In this edition of Fourball I’m joined by Steve Carroll, Alex Perry and James Savage to discuss the romantic notion of being a tour pro…
It’s still that time of year where we’re optimistic and dreamy. So, just imagine for one second, that you’re a tour pro – do you have an equipment deal or go your own way?
Steve: Given that I want a piece of every new club that comes on the market – and particularly drivers – I’d have to go my own way. If I have a club that’s been in my bag more than 12 months I start to get a nervous twitch. Out with the old, in with the new.
Alex: I quite like consistency through my bag, so a deal for me. I don’t think it’s OCD but it must be a form of that. I’m very loyal though, so it’s going to take some serious dollar from one of the brands to tempt me away.
James: The last four majors were won by free agents. Can I just leave it there?
My verdict: Obviously it would depend on what stage of my career I was at but, if I was even moderately successful, I’d be a free agent. I get too envious of other people’s bits and kid myself that it would make all the difference. It would also be great to go and bother every single tour truck to see what’s hot. I’d also like the romantic thought of having at least two clubs in there for maybe a decade; probably the 3-wood and putter.
Would you be happy to be dressed by your sponsor in their (probably dreadful) scripting or happy to dress yourself?
Alex: I’m 36 years old, I can dress myself thanks. I’m quite particular about what I wear, and I’m not a fan of garish colours. I’ll take some nice black, white and grey numbers out of Sergio Garcia’s wardrobe, please.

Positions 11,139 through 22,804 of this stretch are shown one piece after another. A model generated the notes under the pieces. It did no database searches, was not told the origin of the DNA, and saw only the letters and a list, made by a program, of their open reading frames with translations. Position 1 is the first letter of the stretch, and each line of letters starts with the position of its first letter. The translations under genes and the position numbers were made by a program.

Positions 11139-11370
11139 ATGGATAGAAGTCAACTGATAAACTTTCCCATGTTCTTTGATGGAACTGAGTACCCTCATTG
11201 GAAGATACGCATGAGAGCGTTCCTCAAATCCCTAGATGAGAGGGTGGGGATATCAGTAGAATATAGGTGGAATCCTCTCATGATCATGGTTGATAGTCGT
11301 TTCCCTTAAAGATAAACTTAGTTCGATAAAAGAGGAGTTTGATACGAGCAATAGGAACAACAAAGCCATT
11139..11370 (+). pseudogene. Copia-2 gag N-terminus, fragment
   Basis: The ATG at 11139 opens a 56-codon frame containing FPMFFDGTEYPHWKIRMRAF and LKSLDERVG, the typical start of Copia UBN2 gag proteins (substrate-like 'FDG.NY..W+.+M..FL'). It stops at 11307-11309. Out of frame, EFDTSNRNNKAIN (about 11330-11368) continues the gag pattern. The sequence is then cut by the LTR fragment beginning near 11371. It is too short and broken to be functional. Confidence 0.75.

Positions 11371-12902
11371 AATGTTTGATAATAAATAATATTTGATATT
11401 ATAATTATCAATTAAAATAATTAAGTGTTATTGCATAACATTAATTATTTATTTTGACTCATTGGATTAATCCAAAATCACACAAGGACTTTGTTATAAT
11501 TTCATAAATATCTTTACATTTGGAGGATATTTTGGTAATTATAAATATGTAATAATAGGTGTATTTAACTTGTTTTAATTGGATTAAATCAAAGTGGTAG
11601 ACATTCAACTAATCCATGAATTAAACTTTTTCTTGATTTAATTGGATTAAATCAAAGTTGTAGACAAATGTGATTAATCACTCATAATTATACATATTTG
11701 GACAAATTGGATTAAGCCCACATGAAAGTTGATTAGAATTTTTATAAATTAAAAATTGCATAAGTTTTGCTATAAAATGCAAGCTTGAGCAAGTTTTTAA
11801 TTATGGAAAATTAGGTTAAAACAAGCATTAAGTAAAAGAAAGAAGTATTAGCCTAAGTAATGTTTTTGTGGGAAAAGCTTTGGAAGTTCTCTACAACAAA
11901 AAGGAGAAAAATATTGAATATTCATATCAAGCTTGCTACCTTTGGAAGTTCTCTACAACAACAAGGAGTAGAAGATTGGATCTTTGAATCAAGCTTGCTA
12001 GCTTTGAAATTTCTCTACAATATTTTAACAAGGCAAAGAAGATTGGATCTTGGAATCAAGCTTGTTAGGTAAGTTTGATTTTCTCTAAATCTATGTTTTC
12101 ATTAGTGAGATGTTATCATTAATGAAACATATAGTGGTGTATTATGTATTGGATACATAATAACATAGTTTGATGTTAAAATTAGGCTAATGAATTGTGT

James: I’ve got some horrendous previous for this. And I know you’ll probably dig out the electric blue Galvin Green outfit I was given to wear at the Madeira Islands Open Pro Am. Look good, play well so I’ll be picking my own clothes. Following approval from the wife of course.
Steve: As someone who once owned a floral print polo shirt and cyan pants, I am in no position to lecture anyone on golfing fashion sense. Hand me the clobber, and I’ll wear whatever I’m told.
My verdict: I had to look up cyan, oh dear. I’d try very hard to get signed up by Wolsey and then they could do with they want with me. If that failed the thought of having to wear spongey, stretchy golf trousers would probably lead to a medical exemption for the following season.
What would you be like to deal with the media and other obligations – stick your head in your phone or, no problem happy to talk?
James: I’ve always got time for fans. I’m in a very privileged position so feel it’s important to give something back. That’s part of the job. As a tour pro I’ll pretend to be on my phone when a journalist comes within 15 yards.
Steve: I’d love to think I’d be all aloof and surly but one of my major personality flaws is that I can never shut up about anything. So if anyone asks me a question, expect a 15-minute answer. Eventually, they’d get tired of listening to me drone on (everyone else does) so I’d win in the end anyway.
Alex: As someone who still can’t get over being blanked for an autograph (when I was 9) and an interview (when I was 29) by the very same person, my childhood hero, I like to think I’d always be welcoming to attention from the media and fans.
My verdict: The mind boggles, am guessing that was a certain English major champion? Again, all a bit dependent on where I stood in the game, but in the strong likelihood that I was struggling to keep my card then I’d be only too happy to help with anything save for some short-game instruction. I’d also keep a very downbeat blog which would most likely ward off most requests.
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